Remembrance of Things Past
BY Matthew Breen
May 14 2010 6:15 PM ET
Fans of the work of filmmaker Michel Gondry, director of Eternal Sunshine of the Spotless Mind (for which he won an Oscar in 2005 for Best Original Screenplay), Be Kind Rewind, music videos for Björk, and the forthcoming The Green Hornet, will find his newest film, The Thorn in the Heart, to be a surprising departure.
In its original conceit The Thorn in the Heart was meant to be a nostalgic look back at the career of Michel’s aunt, the elderly Suzette Gondry, an inventive and progressive teacher with a 30-year tenure in the classroom as she revisits her former schoolrooms and pupils in villages and towns of rural France. But during the course of the filmmaking, Suzette’s troubled relationship with her adult gay son, Jean-Yves, begins to dominate the film, and Gondry retrains his lens to tell that tale of the stern, stubborn mother and her fragile, depressed son whom Gondry, in his youth, knew as an older cousin. The model trains into which the solitary Jean-Yves once retreated — and to which Gondry refers in our interview — have been reassembled and stitch together the film’s retreats into memory.
The time allotted for my interview was short, though not unusually so. And unfortunately, my final question to Gondry was not captured on video. As he was preparing to move to his next interview, I asked why his films don’t include gay characters — to date none has. Gondry, who is straight, didn’t have a particularly specific answer, and he was rushed out of the room to his next appointment.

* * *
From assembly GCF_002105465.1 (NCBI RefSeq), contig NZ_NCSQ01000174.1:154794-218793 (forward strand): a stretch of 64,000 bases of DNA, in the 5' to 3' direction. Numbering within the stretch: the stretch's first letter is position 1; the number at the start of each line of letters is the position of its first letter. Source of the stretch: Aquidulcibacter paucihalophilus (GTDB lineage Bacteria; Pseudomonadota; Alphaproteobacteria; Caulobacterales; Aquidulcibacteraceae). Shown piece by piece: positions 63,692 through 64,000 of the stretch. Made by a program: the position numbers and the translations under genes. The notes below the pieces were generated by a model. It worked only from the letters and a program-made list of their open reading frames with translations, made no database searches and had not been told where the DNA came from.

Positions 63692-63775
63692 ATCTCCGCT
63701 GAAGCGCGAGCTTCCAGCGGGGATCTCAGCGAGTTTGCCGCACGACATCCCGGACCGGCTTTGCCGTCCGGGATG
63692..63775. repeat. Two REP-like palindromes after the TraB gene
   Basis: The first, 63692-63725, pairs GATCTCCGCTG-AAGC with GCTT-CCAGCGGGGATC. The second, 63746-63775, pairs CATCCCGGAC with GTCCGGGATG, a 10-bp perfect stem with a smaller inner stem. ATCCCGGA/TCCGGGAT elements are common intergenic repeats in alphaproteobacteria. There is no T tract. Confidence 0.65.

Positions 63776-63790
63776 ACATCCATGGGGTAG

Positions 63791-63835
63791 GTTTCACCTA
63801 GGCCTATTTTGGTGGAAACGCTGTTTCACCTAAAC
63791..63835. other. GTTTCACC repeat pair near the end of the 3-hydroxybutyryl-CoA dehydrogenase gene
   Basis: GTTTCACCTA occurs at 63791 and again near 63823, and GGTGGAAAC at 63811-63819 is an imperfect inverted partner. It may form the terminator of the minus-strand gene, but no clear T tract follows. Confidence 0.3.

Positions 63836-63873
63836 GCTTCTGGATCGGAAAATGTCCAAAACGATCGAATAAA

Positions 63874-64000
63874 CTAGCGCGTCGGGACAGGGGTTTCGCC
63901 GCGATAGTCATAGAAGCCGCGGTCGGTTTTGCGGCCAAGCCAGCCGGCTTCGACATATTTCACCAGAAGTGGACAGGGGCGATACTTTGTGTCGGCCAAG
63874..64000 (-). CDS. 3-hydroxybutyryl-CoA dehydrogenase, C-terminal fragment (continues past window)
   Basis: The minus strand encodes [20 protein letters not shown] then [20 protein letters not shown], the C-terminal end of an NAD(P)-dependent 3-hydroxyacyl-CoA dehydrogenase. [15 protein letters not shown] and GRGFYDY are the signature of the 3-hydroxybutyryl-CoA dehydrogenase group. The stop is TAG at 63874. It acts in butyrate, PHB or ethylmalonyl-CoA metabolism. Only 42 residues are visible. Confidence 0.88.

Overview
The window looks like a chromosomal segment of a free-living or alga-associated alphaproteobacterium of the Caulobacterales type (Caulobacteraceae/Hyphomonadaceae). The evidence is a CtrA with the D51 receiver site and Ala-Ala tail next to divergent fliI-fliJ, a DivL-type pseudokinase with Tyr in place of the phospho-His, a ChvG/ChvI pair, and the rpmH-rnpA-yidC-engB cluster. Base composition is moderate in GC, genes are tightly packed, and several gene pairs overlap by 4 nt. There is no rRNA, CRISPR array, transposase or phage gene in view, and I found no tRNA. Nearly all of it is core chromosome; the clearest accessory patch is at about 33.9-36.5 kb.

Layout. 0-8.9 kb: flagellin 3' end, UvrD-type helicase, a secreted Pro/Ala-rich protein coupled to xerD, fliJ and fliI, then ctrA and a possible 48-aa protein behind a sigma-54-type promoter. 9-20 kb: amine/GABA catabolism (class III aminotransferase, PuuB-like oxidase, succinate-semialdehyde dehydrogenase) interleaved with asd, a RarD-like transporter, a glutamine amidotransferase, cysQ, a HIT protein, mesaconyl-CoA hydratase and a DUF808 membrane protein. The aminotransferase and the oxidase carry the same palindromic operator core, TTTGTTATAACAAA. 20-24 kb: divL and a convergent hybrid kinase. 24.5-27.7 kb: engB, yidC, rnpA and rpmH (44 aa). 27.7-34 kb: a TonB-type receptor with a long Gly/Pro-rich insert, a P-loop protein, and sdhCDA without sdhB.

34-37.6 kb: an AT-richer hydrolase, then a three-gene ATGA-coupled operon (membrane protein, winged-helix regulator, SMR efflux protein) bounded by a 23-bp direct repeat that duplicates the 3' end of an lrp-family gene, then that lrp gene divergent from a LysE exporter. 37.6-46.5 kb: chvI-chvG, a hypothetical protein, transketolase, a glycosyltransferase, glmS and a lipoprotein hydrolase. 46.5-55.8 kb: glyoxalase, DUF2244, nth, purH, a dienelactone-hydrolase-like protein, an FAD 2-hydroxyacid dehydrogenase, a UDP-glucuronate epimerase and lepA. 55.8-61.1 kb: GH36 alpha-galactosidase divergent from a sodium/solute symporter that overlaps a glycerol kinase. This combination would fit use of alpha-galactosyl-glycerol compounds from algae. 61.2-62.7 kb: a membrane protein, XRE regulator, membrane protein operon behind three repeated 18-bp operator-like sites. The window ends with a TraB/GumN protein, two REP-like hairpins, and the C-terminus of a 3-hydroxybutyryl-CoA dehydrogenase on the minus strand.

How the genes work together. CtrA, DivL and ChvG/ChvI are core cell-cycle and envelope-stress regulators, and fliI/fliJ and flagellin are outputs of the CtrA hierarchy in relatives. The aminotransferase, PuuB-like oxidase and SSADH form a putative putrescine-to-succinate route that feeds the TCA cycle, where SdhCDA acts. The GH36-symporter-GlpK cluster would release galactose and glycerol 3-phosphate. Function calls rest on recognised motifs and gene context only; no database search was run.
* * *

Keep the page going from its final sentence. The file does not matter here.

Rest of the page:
But in a rather unprecedented moment for busy interview-filled days like this, he returned as we were breaking down the camera equipment, and told me (I’m paraphrasing) that he’d been stopped by my question and had thought about it some more. His characters, he said, emerge from his own life experiences, and he’d had no significant experience with gay people previously. After filming The Thorn in the Heart, Gondry said he could contemplate creating gay characters now, with a “maturity” he’d previously lacked.